April 12, 2017
2 Important UK Taxes for Sole Traders to Consider
If you’re the owner or manager of a small and perhaps local business, there are a plethora of aspects to consider when trying to maximise net profits and reduce expenditure. When your small business begins to grow more complex, the financial side of things can get overwhelming, that’s why help in the form of essential tax services can become a real lifeline.
While the majority of small businesses can benefit from the services that an established tax expert, accountant, or lawyer can provide, it’s important that you find the right tax company for the job. While some of the largest tax firms in the world lead the way in terms of managing finances and tax issues, these firms are not suitable for a small business. Your best bet as a small business is to always choose an accountant or tax expert who is focused on local law and issues, like this one based in Glasgow: http://taxkings.co.uk/
Below we’ll go through the 3 most important taxes that sole traders should know about in the UK. We’ll also look at how small business accountants can assist businesses with these types of matters.
A sole trader’s profits will have income tax deducted from them after it increases past the personal allowance, which is about £10,600 in one financial year. However, if you have multiple sources of income, these will often be considered together to come to a combined amount which will be taxed if it goes over the allowance.
A good accountant can configure where you’re money goes to maximise the amount of profit you receive at the end of the day; this is a great way to get more cash to reinvest in the business itself. The fact is that by investing your resources into areas of the business other than pure profit will often bring more long-term benefits overall.
Not only can a qualified and experienced tax accountant find ways to reorganise your capital optimally, their main benefit for many sole traders is that you’ll have your finances in order quickly and reliably as far as the people at HMRC are concerned. Finding an established accountant to carry out this kind of work is worth the time and effort, however, a quick online search will often bring up many worthy candidates, like this one in Belfast.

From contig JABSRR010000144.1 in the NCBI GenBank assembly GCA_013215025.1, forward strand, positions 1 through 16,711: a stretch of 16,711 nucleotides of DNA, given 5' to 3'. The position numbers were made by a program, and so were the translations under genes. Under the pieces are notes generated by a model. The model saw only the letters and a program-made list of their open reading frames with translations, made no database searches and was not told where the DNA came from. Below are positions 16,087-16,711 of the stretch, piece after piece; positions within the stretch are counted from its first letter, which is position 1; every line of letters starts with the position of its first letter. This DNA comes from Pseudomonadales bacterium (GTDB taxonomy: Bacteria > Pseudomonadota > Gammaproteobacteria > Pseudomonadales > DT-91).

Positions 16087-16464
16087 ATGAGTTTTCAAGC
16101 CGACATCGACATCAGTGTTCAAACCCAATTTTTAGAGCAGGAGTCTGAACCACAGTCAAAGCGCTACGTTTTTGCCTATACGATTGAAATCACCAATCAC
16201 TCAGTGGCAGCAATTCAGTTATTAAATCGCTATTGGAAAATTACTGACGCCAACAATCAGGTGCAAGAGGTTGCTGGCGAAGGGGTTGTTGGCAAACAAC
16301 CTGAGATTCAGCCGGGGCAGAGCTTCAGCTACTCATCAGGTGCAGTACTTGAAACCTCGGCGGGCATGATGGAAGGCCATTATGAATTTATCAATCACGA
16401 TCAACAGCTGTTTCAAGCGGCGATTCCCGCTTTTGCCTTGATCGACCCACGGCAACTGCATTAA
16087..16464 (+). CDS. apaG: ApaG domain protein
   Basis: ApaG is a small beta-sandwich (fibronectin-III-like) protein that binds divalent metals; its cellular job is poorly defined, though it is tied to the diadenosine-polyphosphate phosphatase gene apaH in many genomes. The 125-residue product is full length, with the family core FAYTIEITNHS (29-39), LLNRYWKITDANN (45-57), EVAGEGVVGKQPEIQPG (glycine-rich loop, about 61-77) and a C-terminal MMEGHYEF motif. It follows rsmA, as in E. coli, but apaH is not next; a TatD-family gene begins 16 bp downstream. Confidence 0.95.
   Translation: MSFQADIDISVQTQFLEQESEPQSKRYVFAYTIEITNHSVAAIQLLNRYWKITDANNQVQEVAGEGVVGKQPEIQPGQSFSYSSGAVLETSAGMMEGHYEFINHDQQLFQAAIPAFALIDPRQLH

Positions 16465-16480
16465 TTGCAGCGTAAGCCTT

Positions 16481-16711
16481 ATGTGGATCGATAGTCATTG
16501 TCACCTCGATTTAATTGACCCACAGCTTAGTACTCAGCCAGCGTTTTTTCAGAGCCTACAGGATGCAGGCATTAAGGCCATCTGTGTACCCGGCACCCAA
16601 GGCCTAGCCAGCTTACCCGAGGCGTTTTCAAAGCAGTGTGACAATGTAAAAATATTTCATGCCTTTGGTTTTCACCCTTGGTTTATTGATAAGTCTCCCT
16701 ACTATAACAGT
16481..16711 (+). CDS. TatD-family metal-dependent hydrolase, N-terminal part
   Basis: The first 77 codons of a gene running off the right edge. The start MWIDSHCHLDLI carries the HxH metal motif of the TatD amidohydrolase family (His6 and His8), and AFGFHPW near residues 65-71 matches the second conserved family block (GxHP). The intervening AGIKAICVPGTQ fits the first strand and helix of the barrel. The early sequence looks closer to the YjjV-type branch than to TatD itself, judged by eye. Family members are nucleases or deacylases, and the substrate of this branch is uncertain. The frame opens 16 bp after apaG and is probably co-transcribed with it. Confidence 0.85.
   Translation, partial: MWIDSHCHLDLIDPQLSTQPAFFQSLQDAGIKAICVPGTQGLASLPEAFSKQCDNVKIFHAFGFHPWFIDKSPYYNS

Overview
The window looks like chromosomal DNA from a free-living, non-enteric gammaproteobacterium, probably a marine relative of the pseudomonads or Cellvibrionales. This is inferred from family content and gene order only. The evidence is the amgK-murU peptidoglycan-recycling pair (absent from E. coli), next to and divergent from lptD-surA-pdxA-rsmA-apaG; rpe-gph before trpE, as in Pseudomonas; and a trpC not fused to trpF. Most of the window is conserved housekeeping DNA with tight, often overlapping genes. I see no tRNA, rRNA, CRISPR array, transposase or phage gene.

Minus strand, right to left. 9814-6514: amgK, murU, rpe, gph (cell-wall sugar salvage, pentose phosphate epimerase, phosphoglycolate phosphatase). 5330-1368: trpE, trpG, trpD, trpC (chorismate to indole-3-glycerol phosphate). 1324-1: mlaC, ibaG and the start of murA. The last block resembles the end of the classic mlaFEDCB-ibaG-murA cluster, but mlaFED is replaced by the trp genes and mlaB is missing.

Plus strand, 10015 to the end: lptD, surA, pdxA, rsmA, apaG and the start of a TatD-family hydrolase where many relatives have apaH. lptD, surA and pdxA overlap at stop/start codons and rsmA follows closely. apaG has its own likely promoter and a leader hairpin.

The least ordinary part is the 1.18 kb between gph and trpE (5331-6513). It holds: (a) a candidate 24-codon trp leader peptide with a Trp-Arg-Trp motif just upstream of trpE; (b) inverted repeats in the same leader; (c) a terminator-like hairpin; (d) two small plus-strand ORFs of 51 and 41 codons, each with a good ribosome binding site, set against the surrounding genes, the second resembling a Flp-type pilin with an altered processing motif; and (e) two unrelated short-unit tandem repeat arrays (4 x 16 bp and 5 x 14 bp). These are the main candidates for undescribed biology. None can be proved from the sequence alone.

Two Types of National Insurance
Most small businessmen and women forget that sole traders will have to pay two different types of National Insurance (NI), Class 2 NI and Class 4 NI. Class 2 NI is around £146 a year, while Class 4 NI is an additional percentage of your total profits which will only pay assuming you make a profit of over £8,060 in a financial year.
How can an effective sole trader accountant help with this? Firstly, like Income Tax, a well-versed accountant knows that there are ways to reinvest your money into the business to keep your official profit figures below a threshold in order to get more bang for your buck. Secondly, because private limited companies pay NI a little differently to sole traders, they can advise you on when it’s in your company’s best interest to move on up to becoming a fully-fledged Ltd.
Financial advice is often a part of what small business accountants can provide sole traders that are sometimes overlooked. At the end of the day, it is you as a sole trader who is ultimately responsible for where your capital goes and more importantly, where it doesn’t.
Many small business accountants offer free consultations which you should definitely take advantage of. This is simply an introduction to the taxes that sole traders will have to know about and consider in their financial plans if they want to increase their chances of success; you can find out more about these taxes on the UK Government’s official website.